The new Speaker of the House, Representative J. Dennis Hastert, Republican of Illinois, is considered a supporter of science and technology issues by fellow members of an Illinois coalition of science and technology leaders in academia, business and government, according to a report from the American Institute of Physics.
His district includes DOE's Fermi National Accelerator Laboratory, of which he has been a strong advocate. Other major technology-related employers in the 14th district include AT&T Corp./AT&T Bell Laboratories, Matsushita Electric Corp./Panasonic Industrial Co., and numerous hospitals and medical centers.
Mr. Hastert, 57, who is beginning his seventh term, is considered an honorable and pragmatic legislator, solid rather than flashy, who believes in conservative principles but is willing to work hard to find compromises.
In the past, Mr. Hastert has been active behind the scenes in the Republican leadership. He has served for the past four years as chief deputy whip, the second-in-command to Majority Whip Tom DeLay (R-TX). In this role, Hastert earned a reputation for convincing members to vote the party line, but with subtlety and persuasion rather than arm-twisting. Although he worked side-by-side with the more partisan DeLay, Mr. Hastert's amiable style is thought to be reminiscent of his old mentor, former Minority Leader Robert Michel (R-IL).
An Illinois native, Mr. Hastert lives in Yorkville in a suburban and rural congressional district outside of Chicago. The institutions of higher learning in his district are Aurora University, Elgin Community College, Judson College, Kishwaukee College, Northern Illinois University, Sauk Valley Community College and Waubonsee Community College.
He is a graduate of Wheaton College in Illinois and has an MS from Northern Illnois University. For 16 years, Mr. Hastert taught high school history and government, and was a wrestling and football coach.
As he has never been much in the public eye, there is little indication of the strength of his support for science-related programs. He has been a proponent of Illinois's Fermilab (he was active in pushing for funding upgrades to Fermilab's Tevatron) and Argonne National Laboratory.
As a member of the Illinois General Assembly from 1981-86, he supported the effort to create the Illinois Math and Science Academy to improve education in those fields.
In 1995, Mr. Hastert opposed an amendment to cut NSF and NASA appropriations, and in 1996 he signed a letter to appropriators recommending that NSF be fully funded during a time when government shutdowns had left the appropriations process in disarray. He did not sign a 1996 letter to the administration calling for a strong budget for DOE fusion funding.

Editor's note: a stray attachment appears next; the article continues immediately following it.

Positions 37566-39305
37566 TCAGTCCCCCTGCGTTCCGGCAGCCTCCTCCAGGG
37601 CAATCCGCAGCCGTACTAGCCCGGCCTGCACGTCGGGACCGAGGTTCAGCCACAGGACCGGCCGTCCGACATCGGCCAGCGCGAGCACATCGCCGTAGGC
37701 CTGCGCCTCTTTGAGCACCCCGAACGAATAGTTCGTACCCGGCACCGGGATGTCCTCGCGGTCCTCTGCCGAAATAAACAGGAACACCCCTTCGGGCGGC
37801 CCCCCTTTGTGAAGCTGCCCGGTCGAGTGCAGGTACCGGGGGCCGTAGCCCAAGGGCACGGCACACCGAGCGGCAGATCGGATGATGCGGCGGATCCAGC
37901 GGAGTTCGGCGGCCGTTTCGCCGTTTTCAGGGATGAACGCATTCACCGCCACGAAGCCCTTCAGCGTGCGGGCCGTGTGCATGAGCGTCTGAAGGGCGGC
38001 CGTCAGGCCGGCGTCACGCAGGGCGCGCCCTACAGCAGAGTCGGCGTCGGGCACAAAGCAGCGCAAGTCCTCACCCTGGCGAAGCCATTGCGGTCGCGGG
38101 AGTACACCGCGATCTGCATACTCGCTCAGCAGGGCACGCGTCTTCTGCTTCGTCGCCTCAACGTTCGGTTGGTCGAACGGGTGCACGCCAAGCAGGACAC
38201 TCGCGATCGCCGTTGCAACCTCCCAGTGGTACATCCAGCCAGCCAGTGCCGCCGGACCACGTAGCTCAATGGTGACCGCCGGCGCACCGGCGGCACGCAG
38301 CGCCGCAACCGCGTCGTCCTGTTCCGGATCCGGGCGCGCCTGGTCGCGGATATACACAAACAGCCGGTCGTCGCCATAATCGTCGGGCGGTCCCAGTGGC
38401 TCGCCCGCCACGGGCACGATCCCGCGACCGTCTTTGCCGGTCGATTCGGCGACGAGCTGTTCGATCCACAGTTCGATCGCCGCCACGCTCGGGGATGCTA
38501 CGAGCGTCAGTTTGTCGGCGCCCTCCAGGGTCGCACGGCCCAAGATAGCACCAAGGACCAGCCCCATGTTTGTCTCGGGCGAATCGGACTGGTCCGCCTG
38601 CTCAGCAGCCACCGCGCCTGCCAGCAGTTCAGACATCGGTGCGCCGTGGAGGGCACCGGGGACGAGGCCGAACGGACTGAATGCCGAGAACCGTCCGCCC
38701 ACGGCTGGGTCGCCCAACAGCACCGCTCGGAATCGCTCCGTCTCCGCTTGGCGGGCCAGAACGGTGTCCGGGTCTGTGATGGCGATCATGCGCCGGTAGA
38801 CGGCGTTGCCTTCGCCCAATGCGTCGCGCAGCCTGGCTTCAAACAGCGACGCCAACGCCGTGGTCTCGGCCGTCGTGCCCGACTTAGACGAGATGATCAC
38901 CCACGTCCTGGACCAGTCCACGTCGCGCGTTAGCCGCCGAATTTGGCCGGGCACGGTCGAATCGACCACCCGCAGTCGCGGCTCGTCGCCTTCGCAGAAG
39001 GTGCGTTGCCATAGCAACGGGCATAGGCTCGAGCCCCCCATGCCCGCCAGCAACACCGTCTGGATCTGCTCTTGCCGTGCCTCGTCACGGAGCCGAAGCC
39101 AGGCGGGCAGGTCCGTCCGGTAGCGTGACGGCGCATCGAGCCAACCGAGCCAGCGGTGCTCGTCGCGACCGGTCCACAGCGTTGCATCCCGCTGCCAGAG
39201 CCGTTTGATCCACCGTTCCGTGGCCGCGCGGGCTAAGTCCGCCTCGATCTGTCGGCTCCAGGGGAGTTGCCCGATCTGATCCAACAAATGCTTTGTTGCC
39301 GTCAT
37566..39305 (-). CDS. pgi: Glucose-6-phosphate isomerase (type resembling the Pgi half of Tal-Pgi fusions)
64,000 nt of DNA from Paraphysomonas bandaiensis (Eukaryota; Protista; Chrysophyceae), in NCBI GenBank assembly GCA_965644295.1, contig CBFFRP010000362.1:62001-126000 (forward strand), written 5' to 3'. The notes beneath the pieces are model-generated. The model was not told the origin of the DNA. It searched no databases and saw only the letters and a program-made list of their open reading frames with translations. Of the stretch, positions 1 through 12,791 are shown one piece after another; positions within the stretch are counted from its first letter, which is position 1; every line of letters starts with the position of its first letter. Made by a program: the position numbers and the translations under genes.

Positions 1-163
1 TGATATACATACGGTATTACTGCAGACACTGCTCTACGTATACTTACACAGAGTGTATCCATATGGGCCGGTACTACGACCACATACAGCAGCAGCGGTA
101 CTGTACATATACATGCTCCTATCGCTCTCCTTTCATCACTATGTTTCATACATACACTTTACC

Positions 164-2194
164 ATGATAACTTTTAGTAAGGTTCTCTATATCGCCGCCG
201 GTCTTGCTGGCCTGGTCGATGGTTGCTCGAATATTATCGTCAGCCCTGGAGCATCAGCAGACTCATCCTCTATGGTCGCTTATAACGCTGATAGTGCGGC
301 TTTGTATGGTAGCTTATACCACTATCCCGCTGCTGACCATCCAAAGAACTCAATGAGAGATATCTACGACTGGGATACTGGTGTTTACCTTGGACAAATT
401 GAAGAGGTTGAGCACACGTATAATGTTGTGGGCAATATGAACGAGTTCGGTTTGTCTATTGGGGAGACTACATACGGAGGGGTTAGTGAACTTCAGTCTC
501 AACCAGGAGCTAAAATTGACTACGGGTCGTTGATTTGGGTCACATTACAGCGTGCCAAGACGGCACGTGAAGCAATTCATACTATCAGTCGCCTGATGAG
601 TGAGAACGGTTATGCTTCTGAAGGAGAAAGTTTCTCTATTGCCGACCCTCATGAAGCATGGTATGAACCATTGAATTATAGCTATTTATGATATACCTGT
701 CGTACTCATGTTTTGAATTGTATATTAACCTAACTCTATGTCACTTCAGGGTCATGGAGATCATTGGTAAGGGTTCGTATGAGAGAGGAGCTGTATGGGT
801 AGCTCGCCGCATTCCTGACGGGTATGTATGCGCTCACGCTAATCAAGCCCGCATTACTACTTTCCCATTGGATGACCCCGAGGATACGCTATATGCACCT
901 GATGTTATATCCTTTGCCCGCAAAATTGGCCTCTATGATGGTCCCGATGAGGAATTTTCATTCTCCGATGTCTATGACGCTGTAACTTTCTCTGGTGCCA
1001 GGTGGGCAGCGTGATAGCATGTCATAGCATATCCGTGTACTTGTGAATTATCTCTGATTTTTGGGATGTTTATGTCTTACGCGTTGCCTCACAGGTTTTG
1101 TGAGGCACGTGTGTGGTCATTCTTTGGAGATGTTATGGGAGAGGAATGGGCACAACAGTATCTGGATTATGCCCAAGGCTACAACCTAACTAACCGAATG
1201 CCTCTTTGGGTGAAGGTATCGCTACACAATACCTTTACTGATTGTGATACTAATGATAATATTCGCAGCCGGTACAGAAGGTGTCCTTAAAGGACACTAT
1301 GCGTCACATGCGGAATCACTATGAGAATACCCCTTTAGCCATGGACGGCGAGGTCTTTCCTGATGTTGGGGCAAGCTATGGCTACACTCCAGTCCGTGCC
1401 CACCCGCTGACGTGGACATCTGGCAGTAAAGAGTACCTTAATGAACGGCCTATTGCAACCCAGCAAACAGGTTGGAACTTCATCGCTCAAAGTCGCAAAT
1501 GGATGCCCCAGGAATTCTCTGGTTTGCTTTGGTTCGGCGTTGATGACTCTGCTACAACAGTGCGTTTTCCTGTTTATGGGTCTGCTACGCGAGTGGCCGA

In up-or-down votes on the international space station in 1993 and 1994, Mr. Hastert voted to terminate the project. He has parted somewhat from the conservative line by endorsing funding for energy efficiency programs.
As he looks toward the first session of the 106th Congress, Mr. Hastert has called Social Security reform "the number one priority" for Congress. In his January 6 acceptance speech, he emphasized "four big challenges": Social Security and Medicare reform; economic security through tax relief and leaner, more efficient government; stronger national defense; and improved K-12 education.
According to voting records and interest group ratings compiled by Congressional Quarterly, Mr. Hastert has voted the Republican Party line 95 percent of the time in each of the last three years. Over the same period, his voting record has coincided with the Conservative Coalition position 98 percent of the time.
Last year he supported President Clinton's position in 21 percent of votes. He has received a 100 percent rating in each of the last three years from the US Chamber of Commerce for his pro-business, antiregulatory votes.
The American Conservative Union gave him a score of 88 percent last year, and has scored him at 100 percent in some preceding years. He has earned a zero rating from the AFL-CIO for all four of the past years, and a zero in three of those years from the Americans for Democratic Action.
A version of this article appeared in MIT Tech Talk on January 13, 1999.